Walking the Pilgrims' Way: Rochester to Canterbury
You are about to embark on a 45 mile walk along the North Downs Way National Trail, between the historic cathedral cities of Rochester and Canterbury, and through the Kent Downs Area of Outstanding Natural Beauty. Much of your route coincides with the ancient trackway that ran across southern England from Winchester in the west of the country through to Canterbury in the east. In addition to many historical sites the mixture of chalk downland and native, deciduous woodland provides delightful walking, with interesting species of seasonal flowers including orchids, cowslips, scarlet pimpernel, and english bluebells . Moderate with some ascents
Rochester is the second oldest diocese in England, with a fine Norman castle. A choice of first night accommodation in good quality B & B accommodation close to the town, or at the historic Aylesford Priory, south of Rochester and close to the trail. You will receive a full briefing on the walk, with maps and guidebooks as well as a discussion about the historical sites along the route and audio tour should you wish in CD or MP3 format. Your Tracker will provide plenty of literature to read each evening about what to see along the way. In the evening there will be time to explore medieval Rochester with its choice of restaurants surrounding the Norman castle grounds. Rochester has many connections with Charles Dickens and one can visit his summer house in Rochester High Street and Miss Haversham’s House from Great Expectations.
Luggage transfer following breakfast. In the morning the walk follows the National Trail to the Medway Gap and Kits Coty Neolithic burial chamber believed to have been built in the same era as Stonehenge. After lunch follow the North Downs ridge / Pilgrims’ Way to the ruins of the Norman Thurnham castle, with panoramic views, which has been suggested may have been built on the foundations of an earlier structure which was used to guard an ancient trackway over the ridge. Other commentators have also suggested that the site was in use as a watchtower during the Roman occupation. Your accommodation for the night is in walker friendly inn accommodation with a well rated restaurant, where a table will be booked for you (12 miles).
6 or 7
Available all year round
*Subject to accommodation checks
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This itinerary includes: quality accommodation in inns and B&Bs, with breakfasts, daily luggage transfer, fully marked up maps, GPS link to the route, and guidebook. Hotel accommodation upgrades are available on this route - please ask for details.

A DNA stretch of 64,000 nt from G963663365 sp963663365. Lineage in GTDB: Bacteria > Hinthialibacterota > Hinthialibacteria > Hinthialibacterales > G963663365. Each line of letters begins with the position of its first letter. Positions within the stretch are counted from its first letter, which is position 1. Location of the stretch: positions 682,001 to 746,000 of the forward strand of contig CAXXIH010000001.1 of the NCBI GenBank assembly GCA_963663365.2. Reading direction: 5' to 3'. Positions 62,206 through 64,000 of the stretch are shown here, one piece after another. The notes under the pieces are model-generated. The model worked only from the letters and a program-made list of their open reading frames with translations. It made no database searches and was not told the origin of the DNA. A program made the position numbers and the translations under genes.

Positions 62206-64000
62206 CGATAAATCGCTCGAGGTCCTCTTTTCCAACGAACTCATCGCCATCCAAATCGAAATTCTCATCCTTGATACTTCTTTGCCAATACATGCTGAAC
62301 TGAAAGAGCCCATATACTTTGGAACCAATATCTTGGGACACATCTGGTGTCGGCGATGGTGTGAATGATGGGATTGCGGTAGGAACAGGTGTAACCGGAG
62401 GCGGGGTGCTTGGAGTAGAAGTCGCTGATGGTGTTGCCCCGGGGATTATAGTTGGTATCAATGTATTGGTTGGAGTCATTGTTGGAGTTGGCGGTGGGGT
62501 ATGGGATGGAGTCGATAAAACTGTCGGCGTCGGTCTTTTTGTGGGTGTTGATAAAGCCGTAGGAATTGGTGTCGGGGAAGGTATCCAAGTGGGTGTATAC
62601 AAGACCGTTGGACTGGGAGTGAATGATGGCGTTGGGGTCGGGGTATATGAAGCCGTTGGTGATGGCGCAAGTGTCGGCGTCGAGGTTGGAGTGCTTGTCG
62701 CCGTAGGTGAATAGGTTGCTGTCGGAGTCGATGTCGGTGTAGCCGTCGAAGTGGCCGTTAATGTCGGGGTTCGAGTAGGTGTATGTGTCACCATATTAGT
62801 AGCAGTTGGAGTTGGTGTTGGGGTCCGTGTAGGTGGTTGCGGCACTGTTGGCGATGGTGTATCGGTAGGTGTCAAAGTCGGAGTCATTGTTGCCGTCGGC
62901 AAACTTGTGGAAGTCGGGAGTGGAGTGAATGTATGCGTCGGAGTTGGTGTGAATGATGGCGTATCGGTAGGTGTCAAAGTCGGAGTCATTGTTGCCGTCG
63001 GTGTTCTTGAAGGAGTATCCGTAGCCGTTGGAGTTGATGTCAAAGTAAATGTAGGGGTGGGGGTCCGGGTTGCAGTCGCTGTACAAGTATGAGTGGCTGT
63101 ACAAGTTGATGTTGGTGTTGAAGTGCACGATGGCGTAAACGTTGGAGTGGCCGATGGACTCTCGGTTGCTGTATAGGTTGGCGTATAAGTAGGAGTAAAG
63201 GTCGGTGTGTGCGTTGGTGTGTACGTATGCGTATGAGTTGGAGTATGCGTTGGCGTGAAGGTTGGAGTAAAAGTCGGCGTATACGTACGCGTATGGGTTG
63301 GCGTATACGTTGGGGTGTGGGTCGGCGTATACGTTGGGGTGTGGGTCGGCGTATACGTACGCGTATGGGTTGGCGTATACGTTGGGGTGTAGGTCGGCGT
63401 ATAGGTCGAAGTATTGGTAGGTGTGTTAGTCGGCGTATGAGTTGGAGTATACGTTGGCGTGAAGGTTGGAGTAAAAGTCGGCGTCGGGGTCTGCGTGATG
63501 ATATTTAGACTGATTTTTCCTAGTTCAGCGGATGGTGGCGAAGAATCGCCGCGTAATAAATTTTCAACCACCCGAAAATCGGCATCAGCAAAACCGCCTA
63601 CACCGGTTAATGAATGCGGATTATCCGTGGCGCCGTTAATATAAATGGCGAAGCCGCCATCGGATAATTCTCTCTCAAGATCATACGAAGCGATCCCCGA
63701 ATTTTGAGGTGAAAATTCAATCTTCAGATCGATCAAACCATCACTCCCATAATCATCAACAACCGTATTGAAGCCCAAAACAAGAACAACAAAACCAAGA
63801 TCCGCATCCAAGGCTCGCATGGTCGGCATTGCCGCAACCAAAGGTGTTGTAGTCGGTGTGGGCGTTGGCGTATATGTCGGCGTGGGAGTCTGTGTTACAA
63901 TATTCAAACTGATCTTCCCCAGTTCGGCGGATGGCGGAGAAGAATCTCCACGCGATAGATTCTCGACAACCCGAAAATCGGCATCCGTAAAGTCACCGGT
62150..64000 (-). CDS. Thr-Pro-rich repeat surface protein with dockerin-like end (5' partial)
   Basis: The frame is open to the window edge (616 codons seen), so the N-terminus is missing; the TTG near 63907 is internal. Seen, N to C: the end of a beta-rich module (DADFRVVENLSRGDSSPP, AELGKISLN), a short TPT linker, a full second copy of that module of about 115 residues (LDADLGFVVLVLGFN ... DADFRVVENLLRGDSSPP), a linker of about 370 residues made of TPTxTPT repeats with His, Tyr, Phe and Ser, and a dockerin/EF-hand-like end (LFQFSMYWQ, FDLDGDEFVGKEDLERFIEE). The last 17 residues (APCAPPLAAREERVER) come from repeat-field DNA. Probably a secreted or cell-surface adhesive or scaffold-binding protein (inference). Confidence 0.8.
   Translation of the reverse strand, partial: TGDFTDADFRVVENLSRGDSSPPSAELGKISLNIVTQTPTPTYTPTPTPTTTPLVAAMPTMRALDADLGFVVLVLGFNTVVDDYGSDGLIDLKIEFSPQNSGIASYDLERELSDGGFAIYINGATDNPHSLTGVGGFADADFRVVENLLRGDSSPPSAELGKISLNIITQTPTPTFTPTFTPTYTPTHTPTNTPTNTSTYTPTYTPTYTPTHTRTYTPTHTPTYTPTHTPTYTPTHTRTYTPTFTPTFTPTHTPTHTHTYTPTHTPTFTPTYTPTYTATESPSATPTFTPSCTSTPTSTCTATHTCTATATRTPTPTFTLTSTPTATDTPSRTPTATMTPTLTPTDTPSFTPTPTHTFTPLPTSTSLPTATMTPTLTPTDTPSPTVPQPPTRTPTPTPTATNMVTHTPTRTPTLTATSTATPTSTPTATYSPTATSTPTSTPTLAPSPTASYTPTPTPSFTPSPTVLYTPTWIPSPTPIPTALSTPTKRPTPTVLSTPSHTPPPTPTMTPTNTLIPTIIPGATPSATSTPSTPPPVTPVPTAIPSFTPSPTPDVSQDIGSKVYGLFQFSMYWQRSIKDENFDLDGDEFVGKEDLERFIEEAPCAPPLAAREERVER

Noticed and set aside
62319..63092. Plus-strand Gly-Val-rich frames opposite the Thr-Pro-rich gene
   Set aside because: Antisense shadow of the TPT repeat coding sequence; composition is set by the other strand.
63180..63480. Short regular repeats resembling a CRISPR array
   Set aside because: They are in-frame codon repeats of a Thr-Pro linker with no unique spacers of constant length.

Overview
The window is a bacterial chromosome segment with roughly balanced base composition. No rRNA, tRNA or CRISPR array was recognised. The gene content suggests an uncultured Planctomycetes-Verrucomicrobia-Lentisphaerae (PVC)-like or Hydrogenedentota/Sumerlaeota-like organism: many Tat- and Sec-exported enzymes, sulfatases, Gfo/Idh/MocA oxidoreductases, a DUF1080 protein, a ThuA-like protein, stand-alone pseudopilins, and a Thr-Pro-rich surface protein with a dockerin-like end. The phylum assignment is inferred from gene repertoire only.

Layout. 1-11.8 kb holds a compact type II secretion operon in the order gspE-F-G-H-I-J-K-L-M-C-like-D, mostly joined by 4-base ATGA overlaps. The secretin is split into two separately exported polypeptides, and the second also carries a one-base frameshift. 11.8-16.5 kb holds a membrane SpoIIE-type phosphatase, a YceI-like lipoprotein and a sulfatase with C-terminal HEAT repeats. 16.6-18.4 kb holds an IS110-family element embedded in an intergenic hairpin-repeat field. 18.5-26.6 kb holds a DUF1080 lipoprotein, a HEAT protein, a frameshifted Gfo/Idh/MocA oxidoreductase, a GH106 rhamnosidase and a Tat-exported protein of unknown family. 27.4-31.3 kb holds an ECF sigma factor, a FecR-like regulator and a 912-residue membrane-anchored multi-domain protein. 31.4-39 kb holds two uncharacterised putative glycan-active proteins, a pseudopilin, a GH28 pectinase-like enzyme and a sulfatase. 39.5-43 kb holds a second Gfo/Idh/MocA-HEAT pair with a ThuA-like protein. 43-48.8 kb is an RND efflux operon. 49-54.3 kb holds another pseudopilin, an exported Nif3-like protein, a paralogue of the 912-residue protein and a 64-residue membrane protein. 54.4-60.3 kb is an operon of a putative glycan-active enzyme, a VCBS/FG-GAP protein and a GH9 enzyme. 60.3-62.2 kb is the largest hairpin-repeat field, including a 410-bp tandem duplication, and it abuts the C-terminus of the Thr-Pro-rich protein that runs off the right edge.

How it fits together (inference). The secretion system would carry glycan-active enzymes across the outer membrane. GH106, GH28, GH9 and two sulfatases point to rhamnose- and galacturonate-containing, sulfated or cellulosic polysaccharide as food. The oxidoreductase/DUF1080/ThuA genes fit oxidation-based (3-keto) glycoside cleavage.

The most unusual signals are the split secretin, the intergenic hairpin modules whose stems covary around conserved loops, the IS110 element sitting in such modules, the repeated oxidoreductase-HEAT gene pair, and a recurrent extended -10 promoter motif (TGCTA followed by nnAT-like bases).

SELF LED TOURS:
Support and advice is available by phone from your tracker throughout the duration of your walk. After breakfast each day, your luggage will be transported to your next accommodation stop. There is an optional debrief meeting at the end of your holiday.
Walk Awhile accommodates walkers at inns and pubs with accommodation, hotels and B&Bs. There are dozens of historic pubs along the route, where you can enjoy refreshments.
Flights arrive/leave from Gatwick, Stansted and Heathrow Airport, with good links to St. Pancras International rail station.
Dover Ferry Port in Kent connects to Calais by cross channel Ferry, from where trains can be taken to Ashford/Wye.
Canterbury and Rochester are on main train lines from St Pancras International. Ebbsfleet International Station is one stop from Rochester
Eurostar from Brussels, Paris and Lille to St. Pancras, and Ebbsfleet. National Express Coach Services run regularly from London Victoria to Rochester and Canterbury, .
Following breakfast and luggage collection walk to Leeds Castle, which is considered to be the most beautiful castle in England, built by Henry I; a Palace of Henry VIII and home to the Queens of England for 300 years. Afternoon walk along ancient trackway to the medieval village of Lenham. (11 miles) Alternatively you can choose to take a taxi (included) to Leeds Castle and then walk to Lenham( 6 miles) or walk directly along the North Downs Way to Lenham, without visiting Leeds Castle ( 9 miles) Choice of 2 inns or independent restaurant in this small picturesque village.
Optional visit to the Lenham tithe barn built in 1350 (by pre-arrangement only). Walk along ancient trackways and holloways to the market town of Wye, with detour to historic Charing for lunch. In Charing you can view (from the lane) the Archbishop’s Palace the last of the archiepiscopal palaces built along the old road before Canterbury. Passing through the grounds of Eastwell Manor you can visit the ruined church where a tomb in the graveyard marks the burial of the illegitimate son of Richard 111.
Accommodation in coaching inn in heart of the old market town of Wye and close to other pubs and restaurants. (10 miles).